If It Weren't For People, I'd Get A Lot More Done! | Handel Group | Handel Group
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If It Weren’t For People, I’d Get A Lot More Done!


Sometimes I think, “If it weren’t for people, I’d get a lot more done.” Then I laugh, because that is hysterical.

I’m a life coach. My job is people. I help people be happy and effective in their lives. I work with other people in order to do that, lots of people. Then, when I am done with that, I go upstairs and settle down with the most special people: my husband and daughters. People. People. People. All day long. I have to remind myself, I am not getting THINGS done, I am living, teaching, learning from and creating, with people.

You might not have as much people time as I do, but I bet everything that is important to you, everything you want before you die, has something to do with people. Your whole ability to accomplish your dreams is connected to your ability to communicate and partner with these people. 

My whole day is shot if I am disconnected from someone important to me. Unless you are totally numb, you too feel less focused, less effective and just less happy when there is discord in even one of your major relationships. And the greater difference you want to make in the world, the more relationships you must tend. Wouldn’t it help if you trusted yourself to have tough conversations whenever the need arose and to know you’d always be able to resolve issues with the people around you?

Having difficult conversations is a skill. It has helped me so much in my life that I do not know what I would do without it. So I want to give you a few tips on how to make your relationships with your people much more effective and delicious.

1) Declare it. Tell the people in your life you want an honest relationship in which you both tell each other how you think and feel, even when it’s not pretty. Promise them and ask in return for their promise to put the sanctity of the relationships above the momentary fear of what might happen if you talk about things for real.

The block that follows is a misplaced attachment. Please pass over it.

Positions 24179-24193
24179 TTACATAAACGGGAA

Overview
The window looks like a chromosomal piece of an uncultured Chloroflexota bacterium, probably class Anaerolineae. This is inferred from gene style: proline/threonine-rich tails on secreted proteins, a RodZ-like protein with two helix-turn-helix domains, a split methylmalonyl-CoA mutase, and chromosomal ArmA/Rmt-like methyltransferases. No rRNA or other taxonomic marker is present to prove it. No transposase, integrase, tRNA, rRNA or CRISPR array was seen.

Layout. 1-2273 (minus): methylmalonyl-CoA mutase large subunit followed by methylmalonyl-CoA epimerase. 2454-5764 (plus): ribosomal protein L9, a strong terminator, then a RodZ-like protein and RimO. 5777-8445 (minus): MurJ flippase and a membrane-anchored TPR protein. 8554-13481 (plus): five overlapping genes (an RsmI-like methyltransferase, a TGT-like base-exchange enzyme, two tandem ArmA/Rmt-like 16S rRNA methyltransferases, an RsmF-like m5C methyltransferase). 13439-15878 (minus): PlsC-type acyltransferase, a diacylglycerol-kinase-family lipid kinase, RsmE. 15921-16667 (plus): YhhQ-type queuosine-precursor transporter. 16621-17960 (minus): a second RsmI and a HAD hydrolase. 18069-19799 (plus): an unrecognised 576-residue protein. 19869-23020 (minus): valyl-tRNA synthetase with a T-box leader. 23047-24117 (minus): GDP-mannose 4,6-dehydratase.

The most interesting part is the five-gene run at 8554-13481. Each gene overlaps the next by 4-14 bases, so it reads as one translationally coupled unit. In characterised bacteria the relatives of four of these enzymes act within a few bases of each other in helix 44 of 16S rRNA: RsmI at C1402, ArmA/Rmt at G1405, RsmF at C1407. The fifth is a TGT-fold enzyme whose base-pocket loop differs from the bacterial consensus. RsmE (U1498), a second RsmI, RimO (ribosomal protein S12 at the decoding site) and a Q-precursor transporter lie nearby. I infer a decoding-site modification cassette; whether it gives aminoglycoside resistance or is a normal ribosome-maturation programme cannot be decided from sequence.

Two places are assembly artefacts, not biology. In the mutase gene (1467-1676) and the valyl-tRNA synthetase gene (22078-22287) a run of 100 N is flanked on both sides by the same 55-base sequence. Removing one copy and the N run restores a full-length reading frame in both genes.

This isn’t in just close relationships, this works in business relationships, too; you just have to frame it a little differently. Fact is, everything that isn’t being said still gets played out, you just have a lot more power and a lot less drama if you decide the policy is always to bring things up before they ever fester.

2) Practice Grace. This means giving people the choice of when and how they want to have tough conversations, asking permission, setting aside time and framing the conversation in a way that takes care of the other person. You always remind the other person of the positive reasons for talking and are clear that you know your perspective is only a perspective, not the truth.

3) Practice Wisdom. Sometimes you are “too nice” and don’t end up saying what’s really bothering you. Promise yourself from now on you will tell people how you really feel, what you are really dealing with and what you really need. Without this pledge, you really won’t ever get what you want. It is actually everything you are NOT saying that is getting in the way of all the right lessons, growth opportunities and successes for which you are waiting. How exciting! It won’t always be pretty at first. You will definitely have to change and you will definitely stir up others, but if you make telling your truth a policy, then your life will start to align with your dreams very quickly!

People tell me all the time about the things they just SHOULD NOT say and the people to whom they just COULD NEVER tell the truth. But the more resistant you feel, the more you probably desire to find a way to get through to THAT person on THAT subject.

I feel your deep desire for resolution and connection. I have witnessed countless success stories of people more scared than you learning to speak up, and boy, the benefits unfolded far beyond just those relationships on which they were working.

On Thursday, Oct 9th, Handel coach, Angie Robertson, will be leading a teleseminar called The Art of Tough Conversations. Join in and figure out how to have the toughest conversations with the greatest rewards.

Love, Laurie